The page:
I opened the Designworks software this morning to complete the next exercise, the Cutwork Border Design. The objects of this exercise were:
- Working with Create Shape tools
- Circular Array
- Horizontal and Vertical Alignment
- Sequence Manager
- Tips for sewing out
Hmm, I could have used those last tips before now, but hey, I’m starting the project with a positive frame of mind and an air of confidence! I created a new file and began the exercise, starting by drawing a circle with a diameter of 15mm and a 15.6mm x 13mm trapezoid below it.
Bearing in mind the relative sizes of those shapes and that the design fits in a hoop which is 255mm x 145mm, how would you interpret the instruction to adjust the positioning of the trapezoid so that it’s centred 73cm below the circle outline? Yes, I imagine that, like me, you thought “oops, typo there” and made it 73mm instead? But a little further consideration and I realised the most sensible measurement was 7.3mm. Not one typo but two for the price of one!
But it didn’t end there. The next row of shapes was to be positioned .5mm from the previous row. Now, I admire precision, but .5mm? I think that was supposed to be 5mm.
(I thought the Swiss were pretty accurate in such things but I’m beginning to reassess)
By now, I was getting used to the typos and the inconsistencies, so I immediately adjusted the instruction to position one small shape 5cm away from the tip of the trapezoid to 5mm, but with each mental adjustment, I lost a little more confidence in the likelihood of a successful outcome.
Anyway, I completed the design, so I saved it and exported to the USB stick. It was my intention to cut it several times from the same fabric but to vary the starch/stiffening method to identify which worked best.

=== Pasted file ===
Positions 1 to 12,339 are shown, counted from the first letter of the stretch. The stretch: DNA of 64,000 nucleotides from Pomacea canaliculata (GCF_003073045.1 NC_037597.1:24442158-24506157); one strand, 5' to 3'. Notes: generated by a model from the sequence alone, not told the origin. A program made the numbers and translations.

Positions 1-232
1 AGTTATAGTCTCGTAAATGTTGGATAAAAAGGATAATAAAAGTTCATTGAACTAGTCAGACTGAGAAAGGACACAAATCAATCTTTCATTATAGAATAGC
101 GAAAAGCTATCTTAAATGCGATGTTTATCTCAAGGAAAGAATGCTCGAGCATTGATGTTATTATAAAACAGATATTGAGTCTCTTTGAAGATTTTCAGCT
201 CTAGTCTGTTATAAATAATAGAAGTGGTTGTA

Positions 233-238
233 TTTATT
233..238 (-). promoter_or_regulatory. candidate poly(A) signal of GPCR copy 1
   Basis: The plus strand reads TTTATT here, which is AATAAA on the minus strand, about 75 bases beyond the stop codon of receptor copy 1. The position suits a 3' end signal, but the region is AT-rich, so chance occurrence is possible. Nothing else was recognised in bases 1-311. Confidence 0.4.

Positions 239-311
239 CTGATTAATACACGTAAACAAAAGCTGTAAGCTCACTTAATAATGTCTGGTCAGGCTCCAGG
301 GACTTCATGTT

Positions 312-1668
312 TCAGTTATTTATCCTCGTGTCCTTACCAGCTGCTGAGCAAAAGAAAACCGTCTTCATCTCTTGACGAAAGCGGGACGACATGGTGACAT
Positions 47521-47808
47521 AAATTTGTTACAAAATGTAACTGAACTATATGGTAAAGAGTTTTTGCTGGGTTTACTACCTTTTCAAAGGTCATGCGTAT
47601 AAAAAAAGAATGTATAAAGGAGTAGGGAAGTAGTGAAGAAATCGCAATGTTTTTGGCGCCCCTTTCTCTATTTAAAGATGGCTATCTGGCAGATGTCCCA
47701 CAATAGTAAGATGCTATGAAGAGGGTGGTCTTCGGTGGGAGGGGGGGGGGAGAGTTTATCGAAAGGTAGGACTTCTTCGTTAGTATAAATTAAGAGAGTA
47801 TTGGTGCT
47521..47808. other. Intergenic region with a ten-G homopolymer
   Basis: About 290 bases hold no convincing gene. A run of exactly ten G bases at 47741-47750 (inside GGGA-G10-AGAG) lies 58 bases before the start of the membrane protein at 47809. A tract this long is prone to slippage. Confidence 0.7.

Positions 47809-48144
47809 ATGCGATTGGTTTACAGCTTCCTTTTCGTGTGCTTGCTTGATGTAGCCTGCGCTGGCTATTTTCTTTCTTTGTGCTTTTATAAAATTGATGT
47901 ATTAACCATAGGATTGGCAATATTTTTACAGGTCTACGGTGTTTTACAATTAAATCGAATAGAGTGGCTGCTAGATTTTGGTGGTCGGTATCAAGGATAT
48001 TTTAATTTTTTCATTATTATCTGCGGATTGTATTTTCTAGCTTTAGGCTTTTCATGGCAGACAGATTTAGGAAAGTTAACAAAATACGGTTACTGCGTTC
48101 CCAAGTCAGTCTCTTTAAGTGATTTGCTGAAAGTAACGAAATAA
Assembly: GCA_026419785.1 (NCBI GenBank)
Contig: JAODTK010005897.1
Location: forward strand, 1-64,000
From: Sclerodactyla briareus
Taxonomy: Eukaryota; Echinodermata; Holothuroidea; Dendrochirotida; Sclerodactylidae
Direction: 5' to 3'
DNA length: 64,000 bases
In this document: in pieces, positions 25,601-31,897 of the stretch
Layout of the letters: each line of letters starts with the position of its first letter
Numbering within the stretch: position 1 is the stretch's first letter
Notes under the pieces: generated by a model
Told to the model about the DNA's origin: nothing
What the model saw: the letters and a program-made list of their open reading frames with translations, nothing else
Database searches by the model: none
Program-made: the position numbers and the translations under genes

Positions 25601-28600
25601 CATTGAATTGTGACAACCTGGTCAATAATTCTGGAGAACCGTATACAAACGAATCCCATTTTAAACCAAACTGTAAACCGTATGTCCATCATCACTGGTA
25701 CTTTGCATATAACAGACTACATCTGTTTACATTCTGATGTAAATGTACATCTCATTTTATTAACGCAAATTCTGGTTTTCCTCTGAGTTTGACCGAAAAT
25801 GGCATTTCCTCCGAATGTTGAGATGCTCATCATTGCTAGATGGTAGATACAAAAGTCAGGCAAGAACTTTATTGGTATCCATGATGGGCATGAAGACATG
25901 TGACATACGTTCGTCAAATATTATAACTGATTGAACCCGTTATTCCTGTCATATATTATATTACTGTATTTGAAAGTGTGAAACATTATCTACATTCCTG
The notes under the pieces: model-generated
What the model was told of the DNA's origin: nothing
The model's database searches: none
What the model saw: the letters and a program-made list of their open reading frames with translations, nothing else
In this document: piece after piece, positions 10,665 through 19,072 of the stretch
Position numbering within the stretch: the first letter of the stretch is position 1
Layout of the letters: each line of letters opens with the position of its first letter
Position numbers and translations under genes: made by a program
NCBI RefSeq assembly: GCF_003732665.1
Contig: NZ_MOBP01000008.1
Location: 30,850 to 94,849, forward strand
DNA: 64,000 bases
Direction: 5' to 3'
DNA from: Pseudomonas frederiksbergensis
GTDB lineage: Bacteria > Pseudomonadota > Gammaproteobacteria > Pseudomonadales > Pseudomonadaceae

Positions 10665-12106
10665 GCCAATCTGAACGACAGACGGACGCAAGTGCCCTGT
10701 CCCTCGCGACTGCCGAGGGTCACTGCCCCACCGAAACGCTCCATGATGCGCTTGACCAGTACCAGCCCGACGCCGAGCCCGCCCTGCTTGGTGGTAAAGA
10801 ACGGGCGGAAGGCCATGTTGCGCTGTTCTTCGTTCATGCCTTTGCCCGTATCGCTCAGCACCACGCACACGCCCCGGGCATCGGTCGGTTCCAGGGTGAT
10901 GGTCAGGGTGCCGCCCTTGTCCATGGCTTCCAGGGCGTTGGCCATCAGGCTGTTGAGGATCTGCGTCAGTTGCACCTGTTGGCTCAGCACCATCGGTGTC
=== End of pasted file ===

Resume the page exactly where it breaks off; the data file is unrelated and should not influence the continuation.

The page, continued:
Having cut it once, however, my plans were revised. Once again, the end result was sub-optimal though actually, the cutting of the shapes had been pretty accurate and rather neater than the photo above suggests. What made it look especially raggy was the satin stitches on the edges – or just off the edges in some areas.
I thought I could do better.
Firstly, I created a smaller design to fiddle about with. What’s more frustrating than watching a huge shape being stitched out having recognised within the first five minutes that it’s not going to work as hoped? So, I used the basic idea in the Bernina workbook to create something similar and worked my way through it whilst thinking carefully about the suggested settings. Where the exercise stated a cutting offset of 0mm, I made sure the stitching line was offset by 1mm so the machine didn’t stitch in thin air. I created a wider satin stitch around the cut areas and watched the “slow draw” of the design very carefully to make sure the edges were going to be covered. I included a couple of extra passes around the shapes to create a stronger edge to each cut out area and held my breath as it stitched out.
The end result isn’t perfect but it’s far better than before and I feel that at last, I’m getting somewhere.
My problem lies with the prescriptive instructions in the workbook, from which I’m supposed to learn how to create successful designs and understand how to manage the settings. I don’t learn well from being told to “set x at 0.5mm” without an accompanying explanation of why I’m setting it at 0.5mm and not 0.7mm….that’s assuming there isn’t a typo in that instruction anyway. Without an explanation of these settings how can I understand why it might be better in some cases to adjust x or y depending on the fabric/the design/whatever. By simply following the step by step instructions slavishly, I learn nothing except confirm that I can follow a sequence of written instructions – something I’m pretty confident about already.
So, as the afternoon draws to an end, I feel that I am getting somewhere at last and I’ve learned a fair bit. Mostly, that is to ignore the workbook and use my own experience/common sense to work it out for myself!